Here's What You Need To Know About Pandemic Phone Scams

Let's get the bullet points out of the way up front, because this is important. What follows is a verbatim list of FCC guidelines for avoiding COVID-19 related scams:

"Do not respond to calls or texts from unknown numbers, or any others that appear suspicious.

Never share your personal or financial information via email, text messages, or over the phone.

Be cautious if you're being pressured to share any information or make a payment immediately.

Scammers often spoof phone numbers to trick you into answering or responding. Remember that government agencies will never call you to ask for personal information or money.

Do not click any links in a text message. If a friend sends you a text with a suspicious link that seems out of character, call them to make sure they weren't hacked.

Always check on a charity (for example, by calling or looking at its actual website) before donating."

No, really. Those are important. Write them down somewhere and then we'll talk details.

Be kind, but be skeptical

Times of crisis bring out the best in people. Like the old Fred Rogers axiom goes, "look for the helpers." Right now, around the world, millions of people whose names you'll never know are sacrificing their own wellbeing to keep other people safe and content. Hospital employees work punishing hours under stressful conditions. Neighbors sing to their neighbors from their balconies. Somebody bought that one old lady beer. Human beings can do such remarkable things, and it's important not to lose sight of that. Other times, we do big, neutral things, like when that boat did donuts in the river "in support of healthcare workers." It doesn't really help anyone, but nobody gets hurt.

And then, in the dark recesses of man's potential, there's the propensity for evil. It's an unfortunate fact that people have been leveraging other people's fears to make a quick buck for about as long as there's been fear and bucks. Currently, the Federal Communications Commission is keeping tabs on a number of scams being propagated by humanity's grosser faction. Here's what you need to look out for.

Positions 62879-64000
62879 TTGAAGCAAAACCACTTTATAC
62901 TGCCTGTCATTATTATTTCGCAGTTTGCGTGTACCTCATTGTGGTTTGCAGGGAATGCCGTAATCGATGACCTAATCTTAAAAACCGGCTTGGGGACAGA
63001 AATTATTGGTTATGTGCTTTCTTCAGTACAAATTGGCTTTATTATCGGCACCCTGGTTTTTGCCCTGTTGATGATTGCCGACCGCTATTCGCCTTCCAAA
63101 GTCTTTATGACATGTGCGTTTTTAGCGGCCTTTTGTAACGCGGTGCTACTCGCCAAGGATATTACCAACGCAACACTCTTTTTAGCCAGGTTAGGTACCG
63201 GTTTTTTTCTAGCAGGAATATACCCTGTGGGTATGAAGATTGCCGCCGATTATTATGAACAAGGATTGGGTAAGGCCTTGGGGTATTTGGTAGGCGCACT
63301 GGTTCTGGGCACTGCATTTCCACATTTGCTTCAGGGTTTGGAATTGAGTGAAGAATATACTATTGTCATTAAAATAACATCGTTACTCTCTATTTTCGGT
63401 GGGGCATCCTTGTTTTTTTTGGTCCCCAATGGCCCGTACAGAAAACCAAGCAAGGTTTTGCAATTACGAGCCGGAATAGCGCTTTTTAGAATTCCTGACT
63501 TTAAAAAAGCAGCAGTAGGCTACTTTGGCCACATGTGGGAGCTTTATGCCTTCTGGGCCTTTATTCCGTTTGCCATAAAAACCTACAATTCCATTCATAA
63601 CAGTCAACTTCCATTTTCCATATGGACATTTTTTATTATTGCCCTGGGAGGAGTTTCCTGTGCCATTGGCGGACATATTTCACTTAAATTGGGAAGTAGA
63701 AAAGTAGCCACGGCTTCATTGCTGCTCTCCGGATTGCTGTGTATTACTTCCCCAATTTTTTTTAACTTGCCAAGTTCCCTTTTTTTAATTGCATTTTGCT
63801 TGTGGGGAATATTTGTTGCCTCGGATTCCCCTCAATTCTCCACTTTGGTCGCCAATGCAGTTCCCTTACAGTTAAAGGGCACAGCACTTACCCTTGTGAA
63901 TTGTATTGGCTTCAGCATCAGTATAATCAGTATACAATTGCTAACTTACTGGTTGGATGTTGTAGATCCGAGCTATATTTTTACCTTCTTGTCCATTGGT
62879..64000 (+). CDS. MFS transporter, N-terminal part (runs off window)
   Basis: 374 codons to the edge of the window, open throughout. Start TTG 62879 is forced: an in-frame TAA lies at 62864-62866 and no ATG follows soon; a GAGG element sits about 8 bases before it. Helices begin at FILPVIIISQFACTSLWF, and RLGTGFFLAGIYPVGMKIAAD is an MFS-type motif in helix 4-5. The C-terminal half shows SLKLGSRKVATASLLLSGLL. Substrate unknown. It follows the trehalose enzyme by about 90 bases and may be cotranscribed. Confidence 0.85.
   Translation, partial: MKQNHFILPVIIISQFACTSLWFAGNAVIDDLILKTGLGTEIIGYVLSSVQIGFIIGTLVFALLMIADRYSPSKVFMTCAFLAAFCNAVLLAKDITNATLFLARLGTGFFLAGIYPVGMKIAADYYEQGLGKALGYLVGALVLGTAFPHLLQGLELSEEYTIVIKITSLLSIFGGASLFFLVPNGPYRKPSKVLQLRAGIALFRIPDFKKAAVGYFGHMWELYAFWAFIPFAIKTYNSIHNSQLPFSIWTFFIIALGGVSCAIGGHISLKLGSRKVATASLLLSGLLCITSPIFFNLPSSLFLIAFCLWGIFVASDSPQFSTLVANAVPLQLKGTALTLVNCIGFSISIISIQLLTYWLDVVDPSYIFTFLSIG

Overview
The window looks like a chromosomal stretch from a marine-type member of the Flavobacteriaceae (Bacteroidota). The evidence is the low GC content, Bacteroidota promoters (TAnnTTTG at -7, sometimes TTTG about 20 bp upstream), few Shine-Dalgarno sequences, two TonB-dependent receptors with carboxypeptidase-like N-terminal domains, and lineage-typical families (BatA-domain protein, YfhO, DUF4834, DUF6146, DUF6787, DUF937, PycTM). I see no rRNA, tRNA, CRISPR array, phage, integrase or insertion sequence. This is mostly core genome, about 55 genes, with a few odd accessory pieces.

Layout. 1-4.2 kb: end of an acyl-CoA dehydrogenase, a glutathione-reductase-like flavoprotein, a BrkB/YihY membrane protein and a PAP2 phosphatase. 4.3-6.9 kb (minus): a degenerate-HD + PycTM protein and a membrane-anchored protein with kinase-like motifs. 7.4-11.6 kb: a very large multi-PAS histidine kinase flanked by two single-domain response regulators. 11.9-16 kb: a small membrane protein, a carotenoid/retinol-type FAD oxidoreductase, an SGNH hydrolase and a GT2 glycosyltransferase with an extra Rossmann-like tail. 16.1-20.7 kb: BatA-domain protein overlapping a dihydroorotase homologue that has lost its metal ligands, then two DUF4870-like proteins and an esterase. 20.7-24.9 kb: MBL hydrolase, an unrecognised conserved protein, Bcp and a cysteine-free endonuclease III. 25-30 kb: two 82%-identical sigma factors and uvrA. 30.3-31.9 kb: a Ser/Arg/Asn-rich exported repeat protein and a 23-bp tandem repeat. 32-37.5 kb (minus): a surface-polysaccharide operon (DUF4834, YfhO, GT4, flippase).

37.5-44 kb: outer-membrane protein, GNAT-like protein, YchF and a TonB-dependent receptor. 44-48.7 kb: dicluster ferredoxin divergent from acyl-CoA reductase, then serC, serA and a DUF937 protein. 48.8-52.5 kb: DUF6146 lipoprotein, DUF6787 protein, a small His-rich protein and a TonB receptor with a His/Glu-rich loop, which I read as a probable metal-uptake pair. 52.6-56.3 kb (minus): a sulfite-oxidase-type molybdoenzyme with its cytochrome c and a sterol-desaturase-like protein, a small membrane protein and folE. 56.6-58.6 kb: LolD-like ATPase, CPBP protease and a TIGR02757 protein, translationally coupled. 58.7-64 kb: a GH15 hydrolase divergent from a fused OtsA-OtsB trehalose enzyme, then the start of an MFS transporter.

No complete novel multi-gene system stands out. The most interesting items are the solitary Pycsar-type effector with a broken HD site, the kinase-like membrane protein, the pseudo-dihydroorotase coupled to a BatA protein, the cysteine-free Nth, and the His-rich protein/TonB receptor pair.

The FCC has posted audio samples of robocalls claiming to offer free virus tests, help with student loan programs, financial aid, and emergency health insurance offers. Alongside the World Health Organization, they're advising consumers "to be wary of phone calls and text messages that purport to be from the WHO, or charity organizations, asking for account information or for money." 

Put your wallet away

Other calls are offering fake cures, with special attention paid to high-risk individuals with preexisting conditions. A good rule of thumb: if somebody is asking for your financial information over the phone, they're probably not legitimate.

Another potential danger comes courtesy of the stimulus check program, with hucksters claiming that they need a person's banking info to process their payment. The United States Treasury Department is utilizing tax information on file to make those payments, and anyone whose routing number isn't already in the system can fill out a form on the IRS website.

One of the more creative scams making the rounds involves a fake message from the Center for Disease Control, claiming that they've developed a contact tracing app that needs to be downloaded to your phone. That, as the kids used to say ten years ago, isn't a thing. Clicking the links in those messages will most likely get you a good close look at a phishing scam.

People do a lot of good for each other. A few people do the opposite. Take care of yourself, take care of each other. To paraphrase two great Americans, "Look for the helpers and carry a big stick."